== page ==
My beloved Goddaugher went into labor two hours ago. She's going to give birth to Anthony Cerminara. That will make me a grand Godfather right? How I love that. In the scheme of life, grand Godfathering carries some weight.
On another subject - For no reason other than you may have experienced the same thing I did this winter regarding leakage - in your home - I'm going to become a niche columnist this week. The niche is home care.
I've not had any trouble with my house for 6 years, beyond a few small barely noticeable cracks in the sheet rock. The house has stayed true, perched on a mountaintop where the wind blows gales with such ferocity, that some nights I feel the entire house might topple over.
One afternoon in February I was surprised to notice a trickle of water on the inside pane of a four paned window at the entrance of my home. I dabbed at the water, tilted open the window, and stuffed part of a paper towel in between the window frame and it's casing. The towel seemed to sop up the entire flow and I went to bed figuring I'd need to have my roof looked at.
The outside temperature that day, and the next, was no lower then 25 degrees, but the trickle was there a second day. I repeated the towel effort, and it stopped the flow again.
I ran the leak history by my painter buddy who seemed to think I shouldn't worry that my house was going to fall in. He mentioned that sometimes snow and ice on a roof melts in such a way that it gets pushed up and into cracks and crevices and accumulates where it normally wouldn't, and causes leaks. He told me to keep an eye on the leak area, but said it would probably stop.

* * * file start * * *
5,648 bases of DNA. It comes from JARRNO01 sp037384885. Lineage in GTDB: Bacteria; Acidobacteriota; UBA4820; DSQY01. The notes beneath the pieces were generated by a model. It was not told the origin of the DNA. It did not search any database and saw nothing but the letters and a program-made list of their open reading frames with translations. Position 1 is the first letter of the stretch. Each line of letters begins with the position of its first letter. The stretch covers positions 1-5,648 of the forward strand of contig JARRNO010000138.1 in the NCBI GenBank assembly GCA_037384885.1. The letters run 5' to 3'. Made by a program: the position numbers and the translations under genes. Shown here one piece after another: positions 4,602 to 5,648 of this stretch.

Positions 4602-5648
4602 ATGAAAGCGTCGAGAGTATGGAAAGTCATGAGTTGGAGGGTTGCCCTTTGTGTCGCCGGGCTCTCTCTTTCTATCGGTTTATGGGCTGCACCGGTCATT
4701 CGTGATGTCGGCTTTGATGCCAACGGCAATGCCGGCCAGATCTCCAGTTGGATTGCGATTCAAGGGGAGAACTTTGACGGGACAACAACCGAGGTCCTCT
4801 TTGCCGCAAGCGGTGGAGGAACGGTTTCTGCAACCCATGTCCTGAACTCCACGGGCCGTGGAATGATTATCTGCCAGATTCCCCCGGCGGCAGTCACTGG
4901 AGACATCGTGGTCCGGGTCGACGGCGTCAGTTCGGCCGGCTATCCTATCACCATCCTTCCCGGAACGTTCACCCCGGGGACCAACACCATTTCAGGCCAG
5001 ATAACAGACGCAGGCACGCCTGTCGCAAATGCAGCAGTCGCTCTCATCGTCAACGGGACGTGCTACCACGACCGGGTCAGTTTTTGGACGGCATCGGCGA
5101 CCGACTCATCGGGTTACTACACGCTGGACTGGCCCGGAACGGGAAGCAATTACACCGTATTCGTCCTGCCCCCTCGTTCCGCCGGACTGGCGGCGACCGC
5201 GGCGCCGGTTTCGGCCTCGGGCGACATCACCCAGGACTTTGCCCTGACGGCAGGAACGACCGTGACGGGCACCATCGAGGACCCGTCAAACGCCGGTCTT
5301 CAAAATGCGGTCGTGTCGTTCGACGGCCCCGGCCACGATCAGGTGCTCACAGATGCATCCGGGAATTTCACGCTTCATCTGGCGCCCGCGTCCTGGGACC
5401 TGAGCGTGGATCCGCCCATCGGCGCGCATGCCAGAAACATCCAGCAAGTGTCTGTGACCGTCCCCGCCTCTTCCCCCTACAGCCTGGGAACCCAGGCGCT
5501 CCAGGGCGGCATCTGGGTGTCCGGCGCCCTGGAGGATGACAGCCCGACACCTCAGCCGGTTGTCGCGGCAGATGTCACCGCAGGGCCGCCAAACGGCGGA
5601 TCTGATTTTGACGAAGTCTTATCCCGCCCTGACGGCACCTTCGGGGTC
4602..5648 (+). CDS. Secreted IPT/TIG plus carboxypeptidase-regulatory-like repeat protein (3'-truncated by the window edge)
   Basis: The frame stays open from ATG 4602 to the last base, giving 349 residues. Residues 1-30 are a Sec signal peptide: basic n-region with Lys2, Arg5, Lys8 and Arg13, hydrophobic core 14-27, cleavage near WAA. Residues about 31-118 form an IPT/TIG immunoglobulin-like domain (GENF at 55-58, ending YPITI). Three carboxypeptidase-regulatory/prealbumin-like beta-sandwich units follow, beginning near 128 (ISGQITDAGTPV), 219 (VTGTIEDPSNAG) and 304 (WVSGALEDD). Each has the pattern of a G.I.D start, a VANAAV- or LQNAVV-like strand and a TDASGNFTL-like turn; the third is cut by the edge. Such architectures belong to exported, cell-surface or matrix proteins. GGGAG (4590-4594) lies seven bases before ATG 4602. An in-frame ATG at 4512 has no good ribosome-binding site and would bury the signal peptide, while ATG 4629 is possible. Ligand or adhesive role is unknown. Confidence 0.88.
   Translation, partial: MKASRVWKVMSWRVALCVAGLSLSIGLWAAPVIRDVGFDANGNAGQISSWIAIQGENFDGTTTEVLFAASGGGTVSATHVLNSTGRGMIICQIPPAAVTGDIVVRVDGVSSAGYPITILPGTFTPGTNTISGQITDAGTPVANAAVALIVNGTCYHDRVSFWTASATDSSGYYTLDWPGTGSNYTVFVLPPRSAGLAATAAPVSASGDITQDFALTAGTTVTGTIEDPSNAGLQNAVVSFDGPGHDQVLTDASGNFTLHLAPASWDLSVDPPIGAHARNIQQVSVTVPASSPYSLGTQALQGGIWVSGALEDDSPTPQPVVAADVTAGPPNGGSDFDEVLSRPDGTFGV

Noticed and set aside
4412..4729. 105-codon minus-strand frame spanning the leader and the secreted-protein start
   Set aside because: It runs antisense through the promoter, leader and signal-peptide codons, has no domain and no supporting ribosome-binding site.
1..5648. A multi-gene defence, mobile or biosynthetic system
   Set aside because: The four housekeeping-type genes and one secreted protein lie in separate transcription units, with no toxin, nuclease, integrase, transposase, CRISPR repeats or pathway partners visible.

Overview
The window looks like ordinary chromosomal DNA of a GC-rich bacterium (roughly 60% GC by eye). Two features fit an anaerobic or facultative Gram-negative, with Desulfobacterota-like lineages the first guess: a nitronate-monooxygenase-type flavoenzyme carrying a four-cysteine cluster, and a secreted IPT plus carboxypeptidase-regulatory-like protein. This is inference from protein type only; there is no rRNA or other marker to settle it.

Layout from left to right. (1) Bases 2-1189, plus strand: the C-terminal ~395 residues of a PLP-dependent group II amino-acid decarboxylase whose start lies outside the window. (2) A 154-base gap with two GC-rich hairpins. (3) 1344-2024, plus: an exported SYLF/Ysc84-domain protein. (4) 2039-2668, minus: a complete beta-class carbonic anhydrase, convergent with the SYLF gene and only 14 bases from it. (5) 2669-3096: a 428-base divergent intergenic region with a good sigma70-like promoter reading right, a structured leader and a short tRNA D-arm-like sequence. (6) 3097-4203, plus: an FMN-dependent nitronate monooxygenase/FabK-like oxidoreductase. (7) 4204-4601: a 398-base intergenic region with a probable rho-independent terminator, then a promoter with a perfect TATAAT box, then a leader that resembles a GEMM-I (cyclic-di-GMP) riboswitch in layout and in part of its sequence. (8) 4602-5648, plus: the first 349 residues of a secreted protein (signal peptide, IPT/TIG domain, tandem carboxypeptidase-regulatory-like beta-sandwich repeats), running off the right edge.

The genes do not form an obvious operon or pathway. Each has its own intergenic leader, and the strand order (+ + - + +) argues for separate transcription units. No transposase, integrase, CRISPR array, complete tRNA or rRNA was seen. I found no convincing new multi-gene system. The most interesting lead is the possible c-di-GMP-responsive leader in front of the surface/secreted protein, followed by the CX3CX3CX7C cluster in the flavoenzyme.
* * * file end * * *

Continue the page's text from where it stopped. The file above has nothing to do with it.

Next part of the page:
He was right.
By February, snow accumulation was above the norm, so around mid-winter all hang broke loose at hardware stores as folks everywhere felt their roofs might cave-in. Roof rakes where selling like, roof rakes during extra snowy winters.
Round about the first part of February I noticed that several boards had buckled in my great room creating a heave, back where my cat Scarlet's bed is. A week or two later I noticed another spot, not as big, a foot from the original spot. The rest of the room, some 800 sqaure feet, showed no sign of tweak- age.
I like to keep my house up to snuff, so I called a carpenter who had put the floor down to come and check it out.
He came and figured what he'd need to fix it. He's a quiet guy, but his face showed he was curious. I asked what he thought might have cause the buckle, and he said he'd just worked on a home with a similar problem that he figured was caused by a leak near a dormer. He mentioned he'd heard lots of folks, builders included, had reported leaks in their homes this winter that they've never had before. And they'd all suspected it was the fault of the winter's wild snowy personality.
My problem boards were also by a dormer, and I told the carpenter about the little leak I'd had earlier in the winter, and said that it had been the first ever in my house.
We deduced the buckled boards had most likely been cause by a runaway stream of snowmelt that had found it's way under the flooring via an angled area of the dormer.
So there my friends. If you've had a few leak problems this winter, that you've not had before, don't fret and feel you're going to have to rip and tear into your roof and walls to find and fix the problem. In fact, the problem may have been a once every 6 or 7 year thing that has already fixed itself.
Winter in Vermont. You can't beat it. And you can't beat it.
Rusty DeWees tours Vermont and Northern New York with his act "The Logger." His column appears weekly. He can be reached at firstname.lastname@example.org. Listen for The Logger, Rusty DeWees, Thursdays at 7:40 on the Big Station, 98.9 WOKO or visit his website at www.thelogger.com